The Secret to a Good Biryani
I. There are no measures. Not in cooking.
Nor in love. Sab andaaz se, you are driven by instinct.
Layers of marinated chicken alternate
with rice. Think of the multiple layers you need
to stave off the wind and snow of an Illinois winter.
That first winter especially, when you bought the down jacket.
after numerous rounds of the Thanksgiving sales.
Against those, the graduate student stipend is like the dash of chili powder
you sprinkle into the dish.
II. The jacket soon smells.
Teaspoons of saffron, cardamom, cinnamon, star anise, cumin.
mingled with the buttery smell of ghee.
Calls home — I want to come back
Counter claims — think of the sacrifices we made for a better life
for you. Orange and gold autumn nights resemble the puffed layers of saffron
-flavored rice of the almost-cooked biryani in a cold, cold country,
leavening the homesickness for Ma’s fingers kneading oil
into every section of the scalp, while updating you about the neighborhood gossip.
III. Hair tied tight — Just like the biryani pot with its layers and spices sealed finally.
You wait for the spices to mix and the chicken to infuse the rice.
You hope to mix with the people here.
You source friends amongst the locals unsuccessfully.
You integrate with the Desis — the label embracing you and your neighboring country citizens, all brown-skinned — instead.
Visit temples that you ignored back home, start wearing saris,
Cheer for the cricket team that you ignored earlier, celebrate all festivals,
and pity the people back home.
It makes you feel better just like when you unseal
the biryani and take that first bite.
But something is always missing.
* * *
The Immigration Roulette
The flags at Taksim Square gleam crimson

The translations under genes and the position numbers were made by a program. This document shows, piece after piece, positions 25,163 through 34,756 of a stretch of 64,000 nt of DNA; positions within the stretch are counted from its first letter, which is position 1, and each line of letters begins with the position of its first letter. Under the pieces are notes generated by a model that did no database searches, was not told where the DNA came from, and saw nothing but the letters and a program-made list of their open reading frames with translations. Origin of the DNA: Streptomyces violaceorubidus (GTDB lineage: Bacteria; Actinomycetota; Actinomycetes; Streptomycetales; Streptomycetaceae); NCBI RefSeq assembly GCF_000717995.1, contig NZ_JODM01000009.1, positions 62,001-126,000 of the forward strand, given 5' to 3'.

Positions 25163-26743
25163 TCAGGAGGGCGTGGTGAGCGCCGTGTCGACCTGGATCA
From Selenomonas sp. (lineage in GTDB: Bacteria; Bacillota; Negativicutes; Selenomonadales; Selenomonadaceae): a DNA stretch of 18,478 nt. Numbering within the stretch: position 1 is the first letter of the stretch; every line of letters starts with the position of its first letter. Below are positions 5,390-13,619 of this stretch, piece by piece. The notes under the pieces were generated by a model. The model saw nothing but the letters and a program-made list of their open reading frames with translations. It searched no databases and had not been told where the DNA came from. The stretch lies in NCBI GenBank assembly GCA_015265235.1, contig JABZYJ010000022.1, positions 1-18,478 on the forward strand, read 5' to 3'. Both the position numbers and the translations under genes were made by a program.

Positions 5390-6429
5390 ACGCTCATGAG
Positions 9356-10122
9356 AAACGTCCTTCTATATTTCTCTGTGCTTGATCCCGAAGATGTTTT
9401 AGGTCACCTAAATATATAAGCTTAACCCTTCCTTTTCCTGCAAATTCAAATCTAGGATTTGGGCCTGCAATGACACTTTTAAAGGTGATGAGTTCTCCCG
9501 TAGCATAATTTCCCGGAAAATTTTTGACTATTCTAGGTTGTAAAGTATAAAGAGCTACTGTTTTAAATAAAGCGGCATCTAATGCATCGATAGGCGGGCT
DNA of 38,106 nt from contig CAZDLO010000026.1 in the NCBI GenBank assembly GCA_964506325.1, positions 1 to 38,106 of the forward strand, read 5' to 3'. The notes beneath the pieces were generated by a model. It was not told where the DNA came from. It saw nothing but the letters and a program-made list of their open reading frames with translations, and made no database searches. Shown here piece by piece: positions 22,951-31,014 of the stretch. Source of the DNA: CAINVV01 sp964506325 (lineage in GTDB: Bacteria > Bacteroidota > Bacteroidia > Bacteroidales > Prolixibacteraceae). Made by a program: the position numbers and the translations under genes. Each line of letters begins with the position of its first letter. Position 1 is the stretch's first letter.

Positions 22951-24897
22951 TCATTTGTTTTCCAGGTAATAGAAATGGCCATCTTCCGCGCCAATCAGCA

matching the fez topis on the staff of Hafiz Mustafa, 1864
packing Kunafas, Baklavas, and Locumas in painted boxes
Their eyes slide past the cross-legged women outside, waiting
for leftovers: food, money, and attention.
‘Pay attention to the star-shaped patterns and water fountains’
say the guides. The lacy carvings, the jewel-like tiles, the octagonal muqarnas,
the cobbled paths are jewels on the tours around the Alhambra and Albayćin,
showcasing designs by Moors. Who were expelled by kings and queens buried
in chapels built on what were once mosques.
The New Mosque on Galata Bridge — started by Queen Safiye — an immigrant herself —
buzzes with tourists. The ferries have just come in. A couple stops to take selfies. The wife clicks
her husband handing over his half-eaten ice-cream cone to one of the kids trailing them.
‘How lucky!’ shout the other children.
Luck selects the twelve for a new life as the Refugees Welcome sign blazes
white on Barcelona’s Casa de la Ciutat ramparts. Turning away from the TV screen
showing weeping, desperate men, women, and children, trying to kiss the Pope’s hand,
the man snarls,‘Who is going to give us a new life? So many have crossed over to other
countries for jobs.’
A century ago, for the ship Komagata Maru
crossing over from Hong Kong, Shanghai, and finally, reaching Vancouver, didn’t work.
The passengers were thrown back, only to be greeted by bullets in their own land.
A hundred years, apologies galore, and a memorial in a town near Kolkata testify
that it’s the turn of a magical roulette that decides:
Who is an immigrant? Who, a citizen?
* * *
The House with Sienna Walls
for Bachuben Nagarwala, Ahmedabad
The sari is draped in the Parsi style
With delicate daisies embroidered on the pallu
that covers your right shoulder.
You sit with back straight and shoulders pulled back.
Your hair is coiffed into a perfect bob
perhaps done by yourself using the scissors and comb,
Made in England, still lying on the shelf.
Your gaze is direct — no flinching or fear in it.
Living alone, no husband or children,
styling hair of women — a first in the city —
You must have steeled yourself against
questions and glances, if not taunts,
multiplicatively more in those years.
It is fitting that your photo is placed in front
of a mirror — surrounded by sienna walls
and crystal globules floating from the ceiling
in the house that you left behind, as a place
for people to walk into and remember the conflicts in their life.
Remember, yet forgive, and learn finally, to love.
* * *
* * *
Jonaki Ray was educated in India (IIT Kanpur) and the USA (UIUC), and is now a poet, editor, and writer based in India. Her poetry has appeared and is forthcoming in The Matador Review, So to Speak, The Lake, Kitaab, Coldnoon: Travel Poetics, Indian Literature, Silver Birch Press, and elsewhere. Her fiction and non-fiction have appeared in print and online for Out of Print, The Four Quarters Magazine, The Wire, The Times of India, and The Telegraph India, among others.